Celia said, her voice rising again.
“You are crazy if you think this is a good idea.”
could hear that bomb drop in slow motion, from her voice through the phone to
the floor of Rob’s cubicle at work.
It seemed like a long time before he responded and Celia braced herself
for the mushroom cloud.
he said. Celia could hear him trying to control his voice, but she knew that was less for her sake than
to avoid being overheard in the office.
“I’m crazy? You’re crazy, Celia!
I’m trying to figure out how to support the two of us and provide some
kind of stability for our future, and I am pretty much doing that alone! Here I have a chance to save money and
promote my career, and all you can do is throw obstacles in the road!”
was not sure where to begin to respond.
Rob had called her crazy, which she supposed was fair since she had done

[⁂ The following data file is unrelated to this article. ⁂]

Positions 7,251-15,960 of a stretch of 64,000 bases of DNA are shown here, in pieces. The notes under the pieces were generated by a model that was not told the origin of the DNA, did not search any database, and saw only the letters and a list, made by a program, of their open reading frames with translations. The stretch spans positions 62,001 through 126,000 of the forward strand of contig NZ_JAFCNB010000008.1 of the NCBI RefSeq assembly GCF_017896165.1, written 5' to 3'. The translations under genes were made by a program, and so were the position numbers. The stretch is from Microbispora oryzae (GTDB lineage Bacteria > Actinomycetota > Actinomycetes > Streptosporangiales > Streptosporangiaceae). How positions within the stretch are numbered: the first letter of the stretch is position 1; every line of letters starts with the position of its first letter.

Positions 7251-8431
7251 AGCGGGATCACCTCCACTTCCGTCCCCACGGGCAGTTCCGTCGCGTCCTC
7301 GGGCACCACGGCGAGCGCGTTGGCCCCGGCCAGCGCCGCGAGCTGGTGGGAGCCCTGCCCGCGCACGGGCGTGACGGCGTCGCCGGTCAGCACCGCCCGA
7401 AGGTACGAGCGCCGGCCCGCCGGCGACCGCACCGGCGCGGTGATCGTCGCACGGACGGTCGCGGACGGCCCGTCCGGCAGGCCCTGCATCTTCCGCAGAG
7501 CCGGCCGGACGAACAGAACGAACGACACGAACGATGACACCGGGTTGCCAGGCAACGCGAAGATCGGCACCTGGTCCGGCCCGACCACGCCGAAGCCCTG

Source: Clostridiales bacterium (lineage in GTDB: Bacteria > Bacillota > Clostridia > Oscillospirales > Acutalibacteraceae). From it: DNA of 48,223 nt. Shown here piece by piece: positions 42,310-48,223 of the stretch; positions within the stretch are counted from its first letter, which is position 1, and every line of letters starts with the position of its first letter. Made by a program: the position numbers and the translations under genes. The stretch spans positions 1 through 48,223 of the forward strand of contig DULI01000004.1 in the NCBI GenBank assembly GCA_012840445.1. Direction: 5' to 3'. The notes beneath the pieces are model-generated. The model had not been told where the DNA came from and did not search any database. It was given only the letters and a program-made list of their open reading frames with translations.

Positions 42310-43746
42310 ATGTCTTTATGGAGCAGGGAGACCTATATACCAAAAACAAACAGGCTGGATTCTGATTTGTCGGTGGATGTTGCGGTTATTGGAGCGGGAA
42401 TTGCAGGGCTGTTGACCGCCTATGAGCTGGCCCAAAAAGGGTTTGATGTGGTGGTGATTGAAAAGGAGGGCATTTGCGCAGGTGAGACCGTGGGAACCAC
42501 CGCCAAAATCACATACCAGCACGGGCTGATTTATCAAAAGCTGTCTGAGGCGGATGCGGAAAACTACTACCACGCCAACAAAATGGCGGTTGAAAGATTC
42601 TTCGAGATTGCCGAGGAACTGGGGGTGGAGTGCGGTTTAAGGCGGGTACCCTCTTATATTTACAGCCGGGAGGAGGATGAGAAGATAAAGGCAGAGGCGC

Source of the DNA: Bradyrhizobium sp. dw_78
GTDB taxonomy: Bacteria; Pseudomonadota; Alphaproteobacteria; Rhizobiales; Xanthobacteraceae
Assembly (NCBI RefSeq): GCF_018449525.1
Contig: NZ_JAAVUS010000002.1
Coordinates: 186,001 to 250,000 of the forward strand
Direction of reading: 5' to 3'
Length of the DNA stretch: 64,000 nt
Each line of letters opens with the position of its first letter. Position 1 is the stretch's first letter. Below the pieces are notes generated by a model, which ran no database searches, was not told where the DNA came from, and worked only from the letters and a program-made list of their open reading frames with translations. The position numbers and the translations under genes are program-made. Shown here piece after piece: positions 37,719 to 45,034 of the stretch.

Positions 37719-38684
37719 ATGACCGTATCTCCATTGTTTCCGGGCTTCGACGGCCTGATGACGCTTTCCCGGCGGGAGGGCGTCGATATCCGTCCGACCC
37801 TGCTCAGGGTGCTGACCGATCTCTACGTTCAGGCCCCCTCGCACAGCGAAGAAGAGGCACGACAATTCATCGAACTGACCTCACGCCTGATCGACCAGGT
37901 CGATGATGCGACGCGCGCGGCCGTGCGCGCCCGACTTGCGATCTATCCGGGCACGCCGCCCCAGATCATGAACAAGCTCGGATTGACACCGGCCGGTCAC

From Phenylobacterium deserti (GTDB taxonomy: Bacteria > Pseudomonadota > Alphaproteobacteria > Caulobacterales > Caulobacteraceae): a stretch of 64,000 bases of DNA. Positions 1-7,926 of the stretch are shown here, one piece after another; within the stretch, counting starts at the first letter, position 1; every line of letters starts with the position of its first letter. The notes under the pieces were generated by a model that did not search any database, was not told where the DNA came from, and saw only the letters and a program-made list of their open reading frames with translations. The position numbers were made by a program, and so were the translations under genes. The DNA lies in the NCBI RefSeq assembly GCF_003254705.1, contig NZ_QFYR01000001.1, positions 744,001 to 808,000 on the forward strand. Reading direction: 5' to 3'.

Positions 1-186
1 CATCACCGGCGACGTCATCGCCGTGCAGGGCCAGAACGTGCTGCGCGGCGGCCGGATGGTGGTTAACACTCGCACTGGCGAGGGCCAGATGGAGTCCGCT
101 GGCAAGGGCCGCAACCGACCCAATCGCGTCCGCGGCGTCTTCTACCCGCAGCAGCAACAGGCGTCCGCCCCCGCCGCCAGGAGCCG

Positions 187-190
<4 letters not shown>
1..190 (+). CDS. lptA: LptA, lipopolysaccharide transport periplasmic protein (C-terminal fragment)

the same to him. He had accused
her of being dead weight as far as their financial future went, which hurt,
because Celia hoped to find a full-time job as a music teacher soon. But the market for newly-minted music
teachers was shallow right now so she was piecing together an admittedly meager
living from the church choir job and a few private lessons. She thought Rob understood this. Then, he further accused her of being
the problem here, not the solution, when she had been a partner all along in
living economically. Look at
the wedding she had planned!
head began to spin.
does Celia say next?